To further add to the anxiety facing many parents and high school seniors around the United States as they decide which college or post-graduate option to pursue, I compiled a short list. Using information from a recent CBS poll, I put together some surprising things that many Americans did not know about college.
1. Forty-eight percent of parents of current or soon-to-be college students view the SAT as a necessary evil while 40% of the general public sees these standardized tests as such. Only 19% view SATs as “successful equalizers”
Personally, I fall with the 14% who deem it a failed ideal and the 19% who view it as a total, and utter, waste of time.
2. Seventy-five percent of Americans cannot name their alma mater’s current president or dean
Though this is an embarrassment on the part of the Alumni Relations and Communication departments in colleges across the nation, I find it more important for alumni to know about the university’s decision-making, policies, and current politics. Ideally, alumni should know both, since presidents and deans help shape the direction of the university, if only for a short period of time.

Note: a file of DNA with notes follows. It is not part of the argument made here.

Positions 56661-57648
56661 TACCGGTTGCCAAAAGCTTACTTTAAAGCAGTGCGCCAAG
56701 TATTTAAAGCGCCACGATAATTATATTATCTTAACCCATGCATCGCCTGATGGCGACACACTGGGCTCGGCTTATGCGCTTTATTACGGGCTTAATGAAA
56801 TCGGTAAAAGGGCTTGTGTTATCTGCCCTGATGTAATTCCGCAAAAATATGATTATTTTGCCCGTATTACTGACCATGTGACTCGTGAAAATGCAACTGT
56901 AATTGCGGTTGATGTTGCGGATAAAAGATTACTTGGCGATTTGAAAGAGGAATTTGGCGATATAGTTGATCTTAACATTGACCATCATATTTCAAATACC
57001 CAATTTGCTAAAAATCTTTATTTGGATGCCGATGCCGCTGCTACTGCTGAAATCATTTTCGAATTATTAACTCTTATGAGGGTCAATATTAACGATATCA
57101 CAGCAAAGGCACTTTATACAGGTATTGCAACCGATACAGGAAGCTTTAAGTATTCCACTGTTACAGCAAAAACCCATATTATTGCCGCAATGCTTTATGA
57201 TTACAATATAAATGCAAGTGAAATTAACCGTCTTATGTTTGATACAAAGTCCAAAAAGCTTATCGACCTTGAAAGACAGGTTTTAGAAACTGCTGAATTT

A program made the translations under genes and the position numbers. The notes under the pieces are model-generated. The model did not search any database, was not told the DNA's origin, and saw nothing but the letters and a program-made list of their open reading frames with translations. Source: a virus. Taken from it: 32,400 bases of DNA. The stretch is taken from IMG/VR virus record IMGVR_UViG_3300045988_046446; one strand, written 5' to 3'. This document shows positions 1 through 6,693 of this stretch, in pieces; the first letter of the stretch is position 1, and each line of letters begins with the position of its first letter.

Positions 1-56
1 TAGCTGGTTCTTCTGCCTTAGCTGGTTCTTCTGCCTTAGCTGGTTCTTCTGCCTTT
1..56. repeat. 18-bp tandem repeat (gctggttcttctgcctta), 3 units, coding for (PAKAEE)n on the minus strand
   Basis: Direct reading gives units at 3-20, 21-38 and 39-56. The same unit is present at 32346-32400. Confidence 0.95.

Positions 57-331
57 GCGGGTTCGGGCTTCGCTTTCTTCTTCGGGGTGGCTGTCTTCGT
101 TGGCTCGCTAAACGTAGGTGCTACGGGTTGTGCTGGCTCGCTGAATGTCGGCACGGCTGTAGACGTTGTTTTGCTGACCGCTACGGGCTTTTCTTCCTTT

3. Though this hardly comes as a surprise, pizza and pasta are the foods that are eaten most by college students
Since those are the only dishes my university’s dining hall can only mess up so much, from personal anecdotal evidence, I can definitely agree with the results of this poll. Fast food (of course) followed with 18% and junk food coming in at a respectable 13%. To not forget the true college life style of excessively late nights and too many parties, beer came in at 11% and Red Bull finished the list off at a 3%.If you ask my roommate, Red Bull is certainly its own food group. have work to do.
4. When asked which college movie people wished their college experience resembled, 25% chose Good Will Hunting, 21% chose The Social Network, and 11% chose Legally Blonde and Animal House
My vote’s on Legally Blonde. By the end, she has it all.
5. Twenty-three percent of parents would tell their children to drop out and pursue their dream careers
It is necessary to note that this data only paints one side of the picture. While high school seniors and their parents are frantically trying to work out the cost of college, weigh the value of a liberal arts education, and adjust to the idea of dorm living and unbridled independence, us, college students, are stuck. College is more than unlimited cheap booze and afternoon classes, it’s about trying to figure out where to go from here.
So, in April, while those high schoolers are sweating away over where to go to college, the ones who are already here are up against so many deadlines, from securing internships, submitting term papers and proposal, filing our taxes, paying off debt or taking loans, while dealing with the buckets of stress that accompanies collegiate life. College is not only filled with a tremendous amount of excitement, opportunity, freedom, but also with enormous responsibility.
In April, I wonder who has it worse.